Thirteen years ago Amazon’s Senior Management Team stopped using PowerPoint presentations and adopted narrative structure. Humans are conditioned to receive and respond to this structure. Good stories have a beginning, middle and end and tell how the hero overcomes a problem. Swap hero for business, beginning for past, middle for present and end for future and you have a template to help your business consider a specific issue.
A narrative structure explains what happened, highlights the current position and shows a solution. More importantly it exchanges bullet points for real sentences, allowing you to draw from customer experience. Graphs might show that you are losing market share but a complaint from a customer woven into the presentation gives an indication why. You can summarize all customer complaints and table them, without empathy. When you hear how your decision affected a real family, it means so much more and should inspire a determination to do better. A poignant example of this is the resignation of the British Home Secretary over threats to deport the children of the Windrush generation.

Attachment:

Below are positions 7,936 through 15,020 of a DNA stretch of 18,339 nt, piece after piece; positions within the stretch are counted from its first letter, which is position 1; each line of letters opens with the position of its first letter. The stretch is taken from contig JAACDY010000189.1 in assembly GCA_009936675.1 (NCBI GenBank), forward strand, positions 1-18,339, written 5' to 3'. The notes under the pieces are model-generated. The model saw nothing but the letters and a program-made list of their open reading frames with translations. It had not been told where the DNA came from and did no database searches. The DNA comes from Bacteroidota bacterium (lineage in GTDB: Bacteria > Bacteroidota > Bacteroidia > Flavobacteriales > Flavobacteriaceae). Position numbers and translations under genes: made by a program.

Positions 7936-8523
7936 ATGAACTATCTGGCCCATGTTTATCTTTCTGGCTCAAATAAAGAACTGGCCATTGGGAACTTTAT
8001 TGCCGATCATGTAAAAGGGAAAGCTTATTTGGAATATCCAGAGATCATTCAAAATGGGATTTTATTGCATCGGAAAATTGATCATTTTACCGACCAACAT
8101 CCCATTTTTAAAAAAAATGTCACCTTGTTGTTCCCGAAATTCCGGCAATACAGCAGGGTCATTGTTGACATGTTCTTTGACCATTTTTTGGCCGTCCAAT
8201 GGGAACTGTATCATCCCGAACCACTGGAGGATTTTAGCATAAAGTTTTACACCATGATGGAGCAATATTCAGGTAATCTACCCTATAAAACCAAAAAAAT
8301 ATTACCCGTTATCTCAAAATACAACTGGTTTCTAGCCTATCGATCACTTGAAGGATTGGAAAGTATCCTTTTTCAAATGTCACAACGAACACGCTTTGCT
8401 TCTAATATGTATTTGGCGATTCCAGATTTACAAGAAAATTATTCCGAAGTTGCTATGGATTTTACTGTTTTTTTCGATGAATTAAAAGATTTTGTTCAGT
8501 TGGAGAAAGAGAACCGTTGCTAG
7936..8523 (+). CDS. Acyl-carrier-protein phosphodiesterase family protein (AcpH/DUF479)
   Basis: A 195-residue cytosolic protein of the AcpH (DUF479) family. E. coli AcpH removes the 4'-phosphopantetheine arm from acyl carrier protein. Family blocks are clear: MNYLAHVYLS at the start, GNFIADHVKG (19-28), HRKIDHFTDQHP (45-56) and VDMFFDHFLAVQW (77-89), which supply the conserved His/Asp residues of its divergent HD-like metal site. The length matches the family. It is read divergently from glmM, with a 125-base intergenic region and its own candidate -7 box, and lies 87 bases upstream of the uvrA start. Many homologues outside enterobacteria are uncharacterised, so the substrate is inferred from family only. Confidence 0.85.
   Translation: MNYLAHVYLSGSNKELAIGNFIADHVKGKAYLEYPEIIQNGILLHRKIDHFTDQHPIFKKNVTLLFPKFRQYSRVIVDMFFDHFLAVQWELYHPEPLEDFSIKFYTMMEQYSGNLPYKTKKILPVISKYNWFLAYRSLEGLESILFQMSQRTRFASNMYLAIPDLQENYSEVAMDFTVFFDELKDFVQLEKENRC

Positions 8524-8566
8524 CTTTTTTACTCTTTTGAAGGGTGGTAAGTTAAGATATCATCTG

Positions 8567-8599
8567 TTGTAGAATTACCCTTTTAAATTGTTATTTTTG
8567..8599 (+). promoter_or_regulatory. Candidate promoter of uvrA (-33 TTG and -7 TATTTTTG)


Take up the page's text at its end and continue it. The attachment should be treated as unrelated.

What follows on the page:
The Home Office almost certainly has slides with deportation targets, counting the people affected as stats and approving the destruction of their paperwork. Listening to their stories should have been part of the decision making process.